Once medical school ends, residency begins. All American doctors must complete several years worth of residency, which is sort of like on the job training, to become an office or hospital based doctor. Residency can vary in length from 3 to 10+ years, depending upon the specialty and often is followed by a year or two of fellowship, which is like super specialized residency for lack of a better explanation. During this time they are paid roughly a public school teacher salary (at best), but the exact amount depends upon the area since residency salaries are adjusted for cost of living. Also, keep in mind that during residency most physicians are working 80 hours a week. When you break down their pay by the hour it’s embarrassingly low.
Several years ago there was a loan deferment option for residents based on economic hardship, but that was removed under George W. Bush (please, ask me how I feel about this) and now residents must either pay their loans during residency with their amazing pay or choose forbearance, which means they don’t have to pay, but the loans continue to accrue interest. From experience, since that’s the option we were advised to take (and took) let me just tell you it’s A LOT of interest. In my husband’s case the forbearance had a 48 month limit, so now he’s having to make loan payments while in residency. And then once residency ends, the monthly loan payments are over a thousand dollars each month for decades.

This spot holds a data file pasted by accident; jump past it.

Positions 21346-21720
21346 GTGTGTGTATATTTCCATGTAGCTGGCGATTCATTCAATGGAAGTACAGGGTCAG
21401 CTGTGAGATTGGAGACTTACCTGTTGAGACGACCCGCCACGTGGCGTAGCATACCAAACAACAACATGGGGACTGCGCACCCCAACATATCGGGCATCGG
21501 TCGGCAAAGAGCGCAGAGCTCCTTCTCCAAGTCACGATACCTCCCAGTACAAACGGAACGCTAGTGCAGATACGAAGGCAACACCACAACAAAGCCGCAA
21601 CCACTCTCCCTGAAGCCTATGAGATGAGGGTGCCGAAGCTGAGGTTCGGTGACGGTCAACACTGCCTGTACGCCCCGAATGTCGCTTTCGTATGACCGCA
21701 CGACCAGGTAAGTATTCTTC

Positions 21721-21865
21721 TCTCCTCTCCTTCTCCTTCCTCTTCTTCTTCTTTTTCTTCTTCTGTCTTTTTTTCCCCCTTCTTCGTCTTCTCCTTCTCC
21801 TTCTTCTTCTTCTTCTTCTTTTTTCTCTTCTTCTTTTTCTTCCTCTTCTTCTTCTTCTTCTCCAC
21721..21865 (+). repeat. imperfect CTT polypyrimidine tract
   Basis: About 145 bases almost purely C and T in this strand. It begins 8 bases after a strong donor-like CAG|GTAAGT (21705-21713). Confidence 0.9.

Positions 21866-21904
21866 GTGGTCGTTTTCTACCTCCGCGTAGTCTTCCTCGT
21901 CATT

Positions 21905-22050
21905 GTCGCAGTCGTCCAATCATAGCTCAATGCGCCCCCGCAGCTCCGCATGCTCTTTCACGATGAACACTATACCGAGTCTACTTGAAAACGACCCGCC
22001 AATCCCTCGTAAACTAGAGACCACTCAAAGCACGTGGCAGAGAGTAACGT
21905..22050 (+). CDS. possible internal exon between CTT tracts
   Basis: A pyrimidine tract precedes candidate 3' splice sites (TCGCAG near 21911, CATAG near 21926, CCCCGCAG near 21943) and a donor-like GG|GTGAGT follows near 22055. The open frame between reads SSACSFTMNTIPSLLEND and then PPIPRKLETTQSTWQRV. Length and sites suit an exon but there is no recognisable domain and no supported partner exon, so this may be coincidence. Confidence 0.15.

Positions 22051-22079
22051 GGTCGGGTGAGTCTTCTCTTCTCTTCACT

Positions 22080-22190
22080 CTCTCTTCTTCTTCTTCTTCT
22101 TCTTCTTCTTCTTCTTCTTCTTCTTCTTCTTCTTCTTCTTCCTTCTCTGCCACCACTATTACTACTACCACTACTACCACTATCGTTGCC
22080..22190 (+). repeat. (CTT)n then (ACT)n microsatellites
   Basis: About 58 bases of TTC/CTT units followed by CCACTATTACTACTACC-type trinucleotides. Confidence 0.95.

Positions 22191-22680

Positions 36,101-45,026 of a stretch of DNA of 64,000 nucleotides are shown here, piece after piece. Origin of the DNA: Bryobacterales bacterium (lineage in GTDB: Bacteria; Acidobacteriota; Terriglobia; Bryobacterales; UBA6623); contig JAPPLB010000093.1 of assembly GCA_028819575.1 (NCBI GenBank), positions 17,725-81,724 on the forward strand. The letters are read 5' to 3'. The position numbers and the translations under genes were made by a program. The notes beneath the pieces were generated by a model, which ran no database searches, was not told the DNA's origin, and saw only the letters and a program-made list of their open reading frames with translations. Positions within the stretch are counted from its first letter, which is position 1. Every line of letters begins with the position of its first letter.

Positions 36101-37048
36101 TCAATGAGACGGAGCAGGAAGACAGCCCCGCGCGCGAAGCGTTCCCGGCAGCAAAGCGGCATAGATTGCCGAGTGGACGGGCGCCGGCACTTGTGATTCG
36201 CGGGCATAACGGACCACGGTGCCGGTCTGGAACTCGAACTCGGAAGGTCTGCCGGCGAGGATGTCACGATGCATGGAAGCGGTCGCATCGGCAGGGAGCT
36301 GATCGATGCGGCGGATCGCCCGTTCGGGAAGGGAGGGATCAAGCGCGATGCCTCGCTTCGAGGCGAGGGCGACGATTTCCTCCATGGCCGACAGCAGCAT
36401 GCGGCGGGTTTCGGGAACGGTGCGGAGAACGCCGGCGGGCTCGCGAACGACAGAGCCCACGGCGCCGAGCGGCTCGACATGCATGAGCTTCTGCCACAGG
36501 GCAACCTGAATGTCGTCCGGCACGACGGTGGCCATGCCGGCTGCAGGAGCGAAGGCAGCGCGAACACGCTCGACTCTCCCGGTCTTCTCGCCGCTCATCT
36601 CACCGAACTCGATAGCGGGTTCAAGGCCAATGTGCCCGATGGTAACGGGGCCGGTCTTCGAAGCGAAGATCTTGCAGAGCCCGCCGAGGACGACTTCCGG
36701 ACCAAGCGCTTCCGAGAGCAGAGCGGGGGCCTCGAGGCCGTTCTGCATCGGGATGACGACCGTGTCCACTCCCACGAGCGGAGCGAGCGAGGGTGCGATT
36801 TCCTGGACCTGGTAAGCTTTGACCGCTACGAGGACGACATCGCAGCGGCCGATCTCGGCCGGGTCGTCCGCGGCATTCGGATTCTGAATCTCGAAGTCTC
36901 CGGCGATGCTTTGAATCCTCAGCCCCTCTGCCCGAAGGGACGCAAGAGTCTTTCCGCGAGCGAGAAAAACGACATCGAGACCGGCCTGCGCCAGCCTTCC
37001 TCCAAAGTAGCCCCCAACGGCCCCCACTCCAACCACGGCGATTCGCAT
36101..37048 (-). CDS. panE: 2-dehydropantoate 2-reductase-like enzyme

I know what you’re thinking- but doctors make so much money!
They really don’t. I’m not going to say they’re underpaid, but they’re hardly overpaid. Most non-surgeons (who typically make more and have longer and more arduous residencies), make somewhere in the neighborhood of $170,000 their first year out of residency. It’s certainly not nothing, but it’s not quite the rich millionaire status that most people seem to think and you have to keep in mind loan payments and the astronomical cost of malpractice insurance.
So there’s the cost and the income part of it. I think it’s important to note that most hospital based doctors are salaried. While you may receive a bill from a surgeon, chances are, they’re not getting what you pay in their pocket, the hospital is and it’s contributing to a set salary. If you really think that your OB is suggesting a c-section for your breech baby because she wants more money, you are ill informed and skeptical to a fault.
Beyond that is the ongoing education component that seems to be often missed. My husband (who let’s be clear, isn’t some sort of super doctor. I mean, he gets good reviews from his attendings and is a good physician, but I don’t want you to think he’s an anomaly) spends 4-5 hours a week reading articles. Some of them are assigned by his attendings, but many of them are simply ones he found to make sure that he is up to date on pertinent research. My point is that it is VERY likely that your doctor is doing research regularly. That they are reading scholarly journals and paying attention to new information. The kind of stuff that gets peer reviewed, not so much the kind of stuff that appears in google searches. Please don’t assume that your doctor isn’t keeping up to date on research, they have continuing education requirements and the vast majority of them are doing the best they can for their patients.